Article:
Monday, October 5, 2009

October Horror-thon #5: "The Black Cat" (1941)

Rich old crone Henrietta Winslow (Cecilia Loftus) is on her deathbed, which means her nearest (and not so dearest) relatives have come out of the woodwork in search of a handout. But while Henrietta already has one foot in the grave, someone wants to ensure she completes the journey. After stipulating that no one will see a cent until she and her many cats have passed on, Henrietta dies in what her money-grubbing kin are glad to accept as an accident. But family friend Gil Smith (Broderick Crawford) deduces foul play, that greed got the best of someone who just couldn't wait. The trouble is that he's the only one who thinks a murderer is among them, forcing him to confront various spooky goings-on to prove his suspicions.

Long before Roger Corman made a mint with The Pit and the Pendulum, Universal Studios padded its own horror library with the works of Edgar Allan Poe. The Black Cat came as the trend was winding down, with more focus set on developing monster properties, and it has even less to do with the Poe story than Universal's other film of the same name from seven years prior. In fact, The Black Cat has a great deal in common with The Cat and the Canary, which the studio itself adapted in the '20s. It's a comedic mystery more than a straight-out chiller, a clever idea until you consider Universal's track record with blending humor and horror. More often than not, you got something like The Invisible Woman, a painfully campy blemish on an almost sterling genre catalogue. The Black Cat never gets that silly, but its jokes aren't always on the ball. Most of the film feels like an aborted Abbott and Costello routine, especially where Hugh Herbert's bumbling antique dealer is concerned. The story also gets lost in the shuffle; by the time the mystery is finally revealed, you're still trying to figure out how the movie made it there.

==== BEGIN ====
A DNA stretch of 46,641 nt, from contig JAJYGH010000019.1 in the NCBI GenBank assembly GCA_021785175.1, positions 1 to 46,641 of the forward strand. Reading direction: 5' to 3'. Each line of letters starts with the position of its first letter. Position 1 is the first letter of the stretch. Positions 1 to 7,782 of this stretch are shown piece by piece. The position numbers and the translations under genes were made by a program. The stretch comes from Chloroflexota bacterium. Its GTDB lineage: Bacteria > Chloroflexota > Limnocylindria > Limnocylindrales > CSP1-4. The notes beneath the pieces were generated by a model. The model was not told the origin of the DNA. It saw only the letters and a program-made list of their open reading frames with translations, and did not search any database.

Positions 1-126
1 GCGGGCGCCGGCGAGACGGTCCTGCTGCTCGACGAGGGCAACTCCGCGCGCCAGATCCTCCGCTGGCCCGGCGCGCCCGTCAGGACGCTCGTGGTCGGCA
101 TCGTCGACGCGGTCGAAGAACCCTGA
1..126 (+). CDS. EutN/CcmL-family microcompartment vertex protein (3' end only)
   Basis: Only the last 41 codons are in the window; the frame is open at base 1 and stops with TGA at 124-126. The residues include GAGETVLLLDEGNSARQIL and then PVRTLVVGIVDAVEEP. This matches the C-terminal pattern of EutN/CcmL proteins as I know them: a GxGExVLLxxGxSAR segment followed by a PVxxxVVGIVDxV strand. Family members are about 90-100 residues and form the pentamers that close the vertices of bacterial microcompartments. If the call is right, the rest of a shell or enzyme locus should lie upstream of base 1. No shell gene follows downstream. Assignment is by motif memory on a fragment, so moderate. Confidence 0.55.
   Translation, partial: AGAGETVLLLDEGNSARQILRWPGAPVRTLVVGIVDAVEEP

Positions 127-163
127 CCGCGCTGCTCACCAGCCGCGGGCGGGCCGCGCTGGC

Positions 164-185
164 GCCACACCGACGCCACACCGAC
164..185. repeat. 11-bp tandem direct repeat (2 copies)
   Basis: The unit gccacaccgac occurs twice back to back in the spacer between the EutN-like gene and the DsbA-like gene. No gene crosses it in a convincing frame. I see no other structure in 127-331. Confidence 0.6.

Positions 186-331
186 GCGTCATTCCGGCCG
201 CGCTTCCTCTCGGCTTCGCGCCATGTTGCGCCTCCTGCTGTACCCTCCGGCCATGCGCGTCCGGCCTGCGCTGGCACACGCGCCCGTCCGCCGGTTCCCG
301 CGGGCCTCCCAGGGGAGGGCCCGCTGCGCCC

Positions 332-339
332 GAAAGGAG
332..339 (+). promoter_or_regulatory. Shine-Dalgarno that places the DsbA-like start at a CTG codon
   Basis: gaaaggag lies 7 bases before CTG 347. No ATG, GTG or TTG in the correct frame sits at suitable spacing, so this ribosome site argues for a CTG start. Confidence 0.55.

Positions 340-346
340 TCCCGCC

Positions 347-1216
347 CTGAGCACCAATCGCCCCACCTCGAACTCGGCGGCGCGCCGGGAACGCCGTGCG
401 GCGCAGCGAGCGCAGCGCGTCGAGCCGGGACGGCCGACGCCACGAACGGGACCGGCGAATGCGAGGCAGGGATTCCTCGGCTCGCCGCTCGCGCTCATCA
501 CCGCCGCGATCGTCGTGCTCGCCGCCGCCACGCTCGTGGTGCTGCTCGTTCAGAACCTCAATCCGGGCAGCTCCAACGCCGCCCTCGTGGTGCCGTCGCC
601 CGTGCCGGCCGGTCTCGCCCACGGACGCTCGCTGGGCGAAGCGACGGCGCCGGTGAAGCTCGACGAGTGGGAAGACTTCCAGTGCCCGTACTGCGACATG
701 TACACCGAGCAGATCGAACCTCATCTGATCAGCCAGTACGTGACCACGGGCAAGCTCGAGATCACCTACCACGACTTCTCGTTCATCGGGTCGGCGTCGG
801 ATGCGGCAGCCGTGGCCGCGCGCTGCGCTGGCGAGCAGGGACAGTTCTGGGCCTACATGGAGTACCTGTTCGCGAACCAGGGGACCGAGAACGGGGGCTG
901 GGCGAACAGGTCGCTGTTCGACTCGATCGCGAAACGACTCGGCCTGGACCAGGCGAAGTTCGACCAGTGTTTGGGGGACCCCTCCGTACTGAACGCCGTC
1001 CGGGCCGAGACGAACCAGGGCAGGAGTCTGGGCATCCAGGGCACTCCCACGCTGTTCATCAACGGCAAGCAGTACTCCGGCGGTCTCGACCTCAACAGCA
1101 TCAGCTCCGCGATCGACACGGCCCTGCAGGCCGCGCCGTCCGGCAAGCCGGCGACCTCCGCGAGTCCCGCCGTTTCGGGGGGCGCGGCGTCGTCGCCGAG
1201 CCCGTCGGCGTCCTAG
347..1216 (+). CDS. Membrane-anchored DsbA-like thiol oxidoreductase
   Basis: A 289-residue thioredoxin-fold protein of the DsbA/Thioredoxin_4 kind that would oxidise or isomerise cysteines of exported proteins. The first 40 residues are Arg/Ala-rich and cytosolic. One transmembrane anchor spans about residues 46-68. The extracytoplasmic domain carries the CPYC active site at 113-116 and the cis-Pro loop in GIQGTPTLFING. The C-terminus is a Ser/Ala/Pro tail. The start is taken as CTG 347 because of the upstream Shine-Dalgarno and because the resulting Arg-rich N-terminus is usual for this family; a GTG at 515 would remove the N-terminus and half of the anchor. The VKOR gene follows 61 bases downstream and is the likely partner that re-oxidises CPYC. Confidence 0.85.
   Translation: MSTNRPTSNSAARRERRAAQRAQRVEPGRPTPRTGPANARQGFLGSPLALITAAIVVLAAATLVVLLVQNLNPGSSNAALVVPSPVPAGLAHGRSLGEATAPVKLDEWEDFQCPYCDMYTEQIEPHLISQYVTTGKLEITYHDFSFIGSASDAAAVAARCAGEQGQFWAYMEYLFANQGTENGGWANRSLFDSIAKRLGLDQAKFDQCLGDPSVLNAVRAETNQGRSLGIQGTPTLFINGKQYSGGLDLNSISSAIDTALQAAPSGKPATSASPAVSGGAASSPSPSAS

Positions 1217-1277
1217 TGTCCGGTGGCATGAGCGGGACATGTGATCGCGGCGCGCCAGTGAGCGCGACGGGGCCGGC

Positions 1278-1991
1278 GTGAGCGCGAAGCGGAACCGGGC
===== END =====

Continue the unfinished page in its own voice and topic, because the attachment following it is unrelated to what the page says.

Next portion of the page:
Still, The Black Cat had its share of endearing charms. Crawford did great work as the scaredy cat hero, there were some choice moments of dark humor, and, as with the best Universal thrillers, the production design was really top-notch. You're more liable to have a freaky good time with the studio's other Black Cat, but this one's worth a glance should it work its way onto Turner Classic Movies.

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